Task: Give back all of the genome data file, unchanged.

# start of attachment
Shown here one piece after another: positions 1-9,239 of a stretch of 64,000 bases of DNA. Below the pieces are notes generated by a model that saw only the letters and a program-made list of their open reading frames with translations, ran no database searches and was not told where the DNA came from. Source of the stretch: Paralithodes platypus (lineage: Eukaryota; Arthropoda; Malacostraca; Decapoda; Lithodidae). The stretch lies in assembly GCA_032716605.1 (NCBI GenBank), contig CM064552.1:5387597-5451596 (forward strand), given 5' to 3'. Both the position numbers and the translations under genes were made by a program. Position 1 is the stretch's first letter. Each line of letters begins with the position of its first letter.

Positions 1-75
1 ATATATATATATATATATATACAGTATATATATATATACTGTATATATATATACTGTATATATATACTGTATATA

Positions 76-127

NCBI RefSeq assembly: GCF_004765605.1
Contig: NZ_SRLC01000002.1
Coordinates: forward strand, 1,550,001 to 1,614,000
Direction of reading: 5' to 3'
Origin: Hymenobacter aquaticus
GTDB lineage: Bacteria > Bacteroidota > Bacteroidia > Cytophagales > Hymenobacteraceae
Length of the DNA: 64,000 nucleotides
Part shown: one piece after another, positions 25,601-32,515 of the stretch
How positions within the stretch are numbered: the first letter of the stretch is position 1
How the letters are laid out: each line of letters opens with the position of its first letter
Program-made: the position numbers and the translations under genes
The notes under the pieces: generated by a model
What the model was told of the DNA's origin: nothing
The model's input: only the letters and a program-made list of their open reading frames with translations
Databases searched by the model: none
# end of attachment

Shown here one piece after another: positions 1-9,239 of a stretch of 64,000 bases of DNA. Below the pieces are notes generated by a model that saw only the letters and a program-made list of their open reading frames with translations, ran no database searches and was not told where the DNA came from. Source of the stretch: Paralithodes platypus (lineage: Eukaryota; Arthropoda; Malacostraca; Decapoda; Lithodidae). The stretch lies in assembly GCA_032716605.1 (NCBI GenBank), contig CM064552.1:5387597-5451596 (forward strand), given 5' to 3'. Both the position numbers and the translations under genes were made by a program. Position 1 is the stretch's first letter. Each line of letters begins with the position of its first letter.

Positions 1-75
1 ATATATATATATATATATATACAGTATATATATATATACTGTATATATATATACTGTATATATATACTGTATATA

Positions 76-127

NCBI RefSeq assembly: GCF_004765605.1
Contig: NZ_SRLC01000002.1
Coordinates: forward strand, 1,550,001 to 1,614,000
Direction of reading: 5' to 3'
Origin: Hymenobacter aquaticus
GTDB lineage: Bacteria > Bacteroidota > Bacteroidia > Cytophagales > Hymenobacteraceae
Length of the DNA: 64,000 nucleotides
Part shown: one piece after another, positions 25,601-32,515 of the stretch
How positions within the stretch are numbered: the first letter of the stretch is position 1
How the letters are laid out: each line of letters opens with the position of its first letter
Program-made: the position numbers and the translations under genes
The notes under the pieces: generated by a model
What the model was told of the DNA's origin: nothing
The model's input: only the letters and a program-made list of their open reading frames with translations
Databases searched by the model: none